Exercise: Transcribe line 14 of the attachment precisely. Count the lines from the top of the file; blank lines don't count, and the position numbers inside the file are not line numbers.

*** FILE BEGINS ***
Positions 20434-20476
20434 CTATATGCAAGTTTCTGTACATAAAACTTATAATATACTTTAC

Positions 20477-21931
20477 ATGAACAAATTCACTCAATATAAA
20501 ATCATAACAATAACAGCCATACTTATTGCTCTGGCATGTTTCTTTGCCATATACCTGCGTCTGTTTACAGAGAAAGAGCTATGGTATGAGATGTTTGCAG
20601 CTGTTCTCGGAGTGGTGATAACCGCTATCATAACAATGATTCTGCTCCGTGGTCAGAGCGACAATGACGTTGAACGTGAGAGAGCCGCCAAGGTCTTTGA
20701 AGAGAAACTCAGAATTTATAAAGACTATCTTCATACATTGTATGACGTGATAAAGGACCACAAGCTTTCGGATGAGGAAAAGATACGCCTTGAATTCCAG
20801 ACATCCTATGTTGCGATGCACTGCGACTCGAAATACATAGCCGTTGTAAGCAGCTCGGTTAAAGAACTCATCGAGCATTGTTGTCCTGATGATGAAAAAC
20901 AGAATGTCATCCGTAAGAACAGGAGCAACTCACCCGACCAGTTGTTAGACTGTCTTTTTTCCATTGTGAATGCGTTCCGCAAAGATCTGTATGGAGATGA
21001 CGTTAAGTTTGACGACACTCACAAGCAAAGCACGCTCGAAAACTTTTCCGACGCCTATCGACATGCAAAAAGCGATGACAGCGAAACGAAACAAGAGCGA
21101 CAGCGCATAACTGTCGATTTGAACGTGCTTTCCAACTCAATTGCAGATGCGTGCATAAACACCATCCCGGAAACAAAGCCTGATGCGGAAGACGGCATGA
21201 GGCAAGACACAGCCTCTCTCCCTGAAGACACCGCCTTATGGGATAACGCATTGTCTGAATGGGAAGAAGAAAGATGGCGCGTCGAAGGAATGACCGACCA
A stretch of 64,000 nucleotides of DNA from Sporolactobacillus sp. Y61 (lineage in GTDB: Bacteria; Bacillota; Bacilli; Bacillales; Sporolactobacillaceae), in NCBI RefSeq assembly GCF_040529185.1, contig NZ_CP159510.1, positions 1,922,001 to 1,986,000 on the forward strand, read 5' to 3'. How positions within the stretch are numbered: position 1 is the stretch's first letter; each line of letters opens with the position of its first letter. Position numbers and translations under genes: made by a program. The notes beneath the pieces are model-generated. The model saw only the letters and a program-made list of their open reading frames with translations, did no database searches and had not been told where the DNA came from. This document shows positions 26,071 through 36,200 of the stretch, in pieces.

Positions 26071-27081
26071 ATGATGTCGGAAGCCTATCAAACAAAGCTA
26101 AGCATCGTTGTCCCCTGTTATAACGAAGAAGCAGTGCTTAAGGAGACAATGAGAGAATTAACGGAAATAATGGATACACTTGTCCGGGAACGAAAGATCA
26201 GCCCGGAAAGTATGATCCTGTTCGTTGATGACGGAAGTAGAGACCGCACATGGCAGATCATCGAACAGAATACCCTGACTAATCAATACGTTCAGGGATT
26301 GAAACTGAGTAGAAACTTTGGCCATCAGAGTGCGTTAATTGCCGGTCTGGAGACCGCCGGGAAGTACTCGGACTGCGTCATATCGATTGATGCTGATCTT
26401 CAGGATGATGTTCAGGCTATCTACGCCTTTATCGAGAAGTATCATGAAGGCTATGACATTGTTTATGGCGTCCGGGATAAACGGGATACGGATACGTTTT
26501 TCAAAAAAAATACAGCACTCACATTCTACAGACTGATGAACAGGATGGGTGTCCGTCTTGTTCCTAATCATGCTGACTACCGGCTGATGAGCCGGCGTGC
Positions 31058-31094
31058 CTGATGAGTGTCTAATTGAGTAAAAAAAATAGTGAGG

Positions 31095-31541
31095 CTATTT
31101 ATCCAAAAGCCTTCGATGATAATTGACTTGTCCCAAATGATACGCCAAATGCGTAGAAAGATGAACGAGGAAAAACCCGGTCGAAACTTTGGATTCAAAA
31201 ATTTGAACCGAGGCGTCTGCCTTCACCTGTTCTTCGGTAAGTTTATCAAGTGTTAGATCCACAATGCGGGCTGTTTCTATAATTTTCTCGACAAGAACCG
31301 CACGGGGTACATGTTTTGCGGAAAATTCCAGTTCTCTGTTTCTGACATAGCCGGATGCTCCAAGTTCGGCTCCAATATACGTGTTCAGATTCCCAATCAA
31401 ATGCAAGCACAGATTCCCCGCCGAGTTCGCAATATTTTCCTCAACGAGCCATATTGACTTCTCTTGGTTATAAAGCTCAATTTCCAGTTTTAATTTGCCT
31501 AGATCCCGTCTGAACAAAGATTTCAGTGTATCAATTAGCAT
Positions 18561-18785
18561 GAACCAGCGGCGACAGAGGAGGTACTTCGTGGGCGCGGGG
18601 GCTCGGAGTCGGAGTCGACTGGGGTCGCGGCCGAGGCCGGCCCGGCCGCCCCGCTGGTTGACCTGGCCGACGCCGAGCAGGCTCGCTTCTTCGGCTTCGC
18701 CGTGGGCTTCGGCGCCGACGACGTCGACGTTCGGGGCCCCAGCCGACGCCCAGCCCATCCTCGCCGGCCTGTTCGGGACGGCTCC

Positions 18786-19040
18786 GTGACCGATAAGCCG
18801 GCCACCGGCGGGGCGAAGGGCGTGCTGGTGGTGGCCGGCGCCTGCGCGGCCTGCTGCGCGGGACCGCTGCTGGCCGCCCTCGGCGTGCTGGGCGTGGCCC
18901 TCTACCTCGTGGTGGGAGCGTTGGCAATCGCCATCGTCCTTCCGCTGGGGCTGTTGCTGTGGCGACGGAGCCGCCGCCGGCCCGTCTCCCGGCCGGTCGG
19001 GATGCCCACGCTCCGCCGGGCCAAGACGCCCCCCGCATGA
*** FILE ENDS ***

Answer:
Positions 26071-27081